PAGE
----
Greatest memories of playing rugby league?

The 2002 Grand Final, we were beaten but it was one of the best moments of my career.  We finished the season on top of the ladder.  The Roosters were really good with Adrian Morley and Brad Fittler.

Who was your most respected rival?

Ruben Wiki was the hardest guy I played against, every time he touched the ball or tackled you, he was one tough player.

Who was the best team you played against?

The Bulldogs were always a tough battle for us with players like Darren Britt, Steve Reardon, Ward, Solomon and Haumono during the late 90's.  Newcastle in the late 90's were also tough with Adam Muir.

When did you know it was time to give the game away?

I was playing in England and I was 29 years old, I was in pain around the abdomen and over weight, they got rid of me for Scott Hill.  I was going to play for Redcliffe Dolphins in the QLD Cup, but my head wasn't there so I decided it was time to give it away.

What followed after football?

When I retired I caught up with Brian Edwards who was working for the Canberra Raiders and that lead to me working there as a Development Officer for six years, scouting in Logan, QLD.  A couple of stand out players I helped recruit were Josh Papalii and Edrick Lee. 

I have since left the Canberra Raiders in 2014 and started my own venture called Active Wealth Services, Superannuation and Insurance Specialists.

I was 118kg when playing in the NRL, I was one of the biggest players.  When I retired I put on heaps of weight, in the first three years I put on ten kilos per year.  I was getting pretty sick, was on my way to diabetes and a heart attack or a stroke and I already had a hernia, I knew I needed a life change.  I got really crook one weekend and that was the kick in the arse I needed.  They nicked the bowel and I dropped weight really fast. 

When I was in England I began studying personal training.  My life began to change for the better.  I went in my first marathon two years ago, 11 of us completed it.  I have a business called Big Tooks sports which involves Boot Camps, I take groups on marathons and I am looking to expand to include events such as bike rides and a marathon in Hawaii.  It keeps me motivated, stay positive and motivate others.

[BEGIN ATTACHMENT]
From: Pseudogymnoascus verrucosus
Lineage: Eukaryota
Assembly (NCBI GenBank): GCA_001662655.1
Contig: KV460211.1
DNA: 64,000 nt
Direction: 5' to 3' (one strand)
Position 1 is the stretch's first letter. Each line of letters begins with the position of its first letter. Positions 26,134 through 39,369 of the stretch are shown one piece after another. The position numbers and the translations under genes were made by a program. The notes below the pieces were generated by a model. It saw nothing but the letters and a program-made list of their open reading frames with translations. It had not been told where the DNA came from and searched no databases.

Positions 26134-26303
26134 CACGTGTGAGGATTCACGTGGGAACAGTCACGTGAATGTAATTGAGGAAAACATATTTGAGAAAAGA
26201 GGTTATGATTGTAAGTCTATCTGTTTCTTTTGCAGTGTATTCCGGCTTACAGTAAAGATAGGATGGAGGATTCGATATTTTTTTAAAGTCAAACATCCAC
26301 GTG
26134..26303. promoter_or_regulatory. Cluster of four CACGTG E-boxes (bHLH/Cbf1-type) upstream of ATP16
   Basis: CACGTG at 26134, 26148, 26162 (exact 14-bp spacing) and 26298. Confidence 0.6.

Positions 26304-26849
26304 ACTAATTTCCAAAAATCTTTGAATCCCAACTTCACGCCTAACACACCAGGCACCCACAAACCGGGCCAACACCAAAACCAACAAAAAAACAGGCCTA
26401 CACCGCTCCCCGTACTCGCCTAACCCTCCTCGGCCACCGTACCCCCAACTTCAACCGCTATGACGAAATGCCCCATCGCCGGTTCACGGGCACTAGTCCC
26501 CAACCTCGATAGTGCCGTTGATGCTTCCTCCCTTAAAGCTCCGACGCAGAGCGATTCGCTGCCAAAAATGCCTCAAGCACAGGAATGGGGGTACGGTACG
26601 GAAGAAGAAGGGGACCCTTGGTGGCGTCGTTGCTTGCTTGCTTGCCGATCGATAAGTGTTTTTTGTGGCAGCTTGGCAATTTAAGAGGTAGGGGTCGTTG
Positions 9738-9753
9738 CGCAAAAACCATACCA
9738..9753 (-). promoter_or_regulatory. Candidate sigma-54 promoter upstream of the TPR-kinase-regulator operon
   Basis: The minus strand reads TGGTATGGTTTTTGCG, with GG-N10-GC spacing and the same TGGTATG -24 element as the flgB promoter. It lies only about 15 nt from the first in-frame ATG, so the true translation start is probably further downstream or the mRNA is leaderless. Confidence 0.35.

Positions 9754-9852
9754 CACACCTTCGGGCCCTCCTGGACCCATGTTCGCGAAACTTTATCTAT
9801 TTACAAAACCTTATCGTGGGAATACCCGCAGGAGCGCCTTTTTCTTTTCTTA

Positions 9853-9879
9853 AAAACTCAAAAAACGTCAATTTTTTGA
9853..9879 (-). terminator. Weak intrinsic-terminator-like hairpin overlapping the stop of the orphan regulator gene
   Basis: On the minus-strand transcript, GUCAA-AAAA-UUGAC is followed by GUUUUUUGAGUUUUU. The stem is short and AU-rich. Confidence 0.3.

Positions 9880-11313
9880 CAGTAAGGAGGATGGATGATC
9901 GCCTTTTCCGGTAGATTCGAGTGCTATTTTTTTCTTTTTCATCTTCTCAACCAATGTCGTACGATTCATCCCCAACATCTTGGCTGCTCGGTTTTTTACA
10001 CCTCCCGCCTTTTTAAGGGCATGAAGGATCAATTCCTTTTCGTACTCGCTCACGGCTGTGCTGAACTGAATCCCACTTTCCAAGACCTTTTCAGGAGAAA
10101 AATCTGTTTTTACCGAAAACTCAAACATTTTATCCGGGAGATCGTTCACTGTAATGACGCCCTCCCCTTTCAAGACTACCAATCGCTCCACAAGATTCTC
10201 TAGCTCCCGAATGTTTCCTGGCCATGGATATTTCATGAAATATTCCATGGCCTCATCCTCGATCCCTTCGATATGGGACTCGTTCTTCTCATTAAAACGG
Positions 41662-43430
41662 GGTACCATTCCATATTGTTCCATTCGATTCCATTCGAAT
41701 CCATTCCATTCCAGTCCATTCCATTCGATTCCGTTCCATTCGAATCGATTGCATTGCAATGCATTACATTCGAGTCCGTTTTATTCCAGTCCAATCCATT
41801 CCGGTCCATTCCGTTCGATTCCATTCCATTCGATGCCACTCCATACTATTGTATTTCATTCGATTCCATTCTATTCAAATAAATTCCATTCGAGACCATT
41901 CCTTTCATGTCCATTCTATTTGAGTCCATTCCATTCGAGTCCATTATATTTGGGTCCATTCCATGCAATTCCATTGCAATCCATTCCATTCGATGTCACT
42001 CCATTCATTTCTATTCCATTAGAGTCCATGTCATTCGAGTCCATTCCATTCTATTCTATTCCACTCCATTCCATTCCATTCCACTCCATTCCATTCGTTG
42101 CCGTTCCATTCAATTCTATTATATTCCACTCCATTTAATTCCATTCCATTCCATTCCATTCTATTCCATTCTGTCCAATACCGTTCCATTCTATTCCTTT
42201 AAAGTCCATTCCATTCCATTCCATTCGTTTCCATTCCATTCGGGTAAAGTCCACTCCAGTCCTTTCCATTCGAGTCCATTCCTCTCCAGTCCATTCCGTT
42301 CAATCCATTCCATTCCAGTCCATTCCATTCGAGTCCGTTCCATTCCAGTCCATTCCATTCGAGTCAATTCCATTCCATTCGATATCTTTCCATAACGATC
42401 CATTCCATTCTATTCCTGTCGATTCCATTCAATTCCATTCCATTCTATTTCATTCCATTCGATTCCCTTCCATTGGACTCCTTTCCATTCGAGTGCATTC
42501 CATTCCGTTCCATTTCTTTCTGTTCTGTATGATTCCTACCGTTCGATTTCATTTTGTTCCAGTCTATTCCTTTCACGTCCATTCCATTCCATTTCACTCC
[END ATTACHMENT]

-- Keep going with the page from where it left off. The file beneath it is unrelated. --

We did a 190km marathon and raised $15,000 for a little girl who was dying from cancer, I met her just before she died and we paid for her funeral.  Battle for Ebony was the cause and we had about 15 riders participate.  We had a lot of rookies and we rode about 10-12 hours.

My daughter has cerebral palsy so this helps me to relate to others in similar situations.

How has the game changed since your playing days?

It has changed heaps, the cameras are doing my head in.  It has become too sterile, you can't touch the head or fight anymore.  The players are all so much more athletic now, pure athletes.  Any player could play any position on the field now, it isn't like the old days with a big roly poly in the middle and the black flash on the wing.

Did you keep a scrap book?

Mum and Dad did keep one for me but there is a lot missing from moving around so much.

Favourite restaurant

McDonalds before and these days coffee club.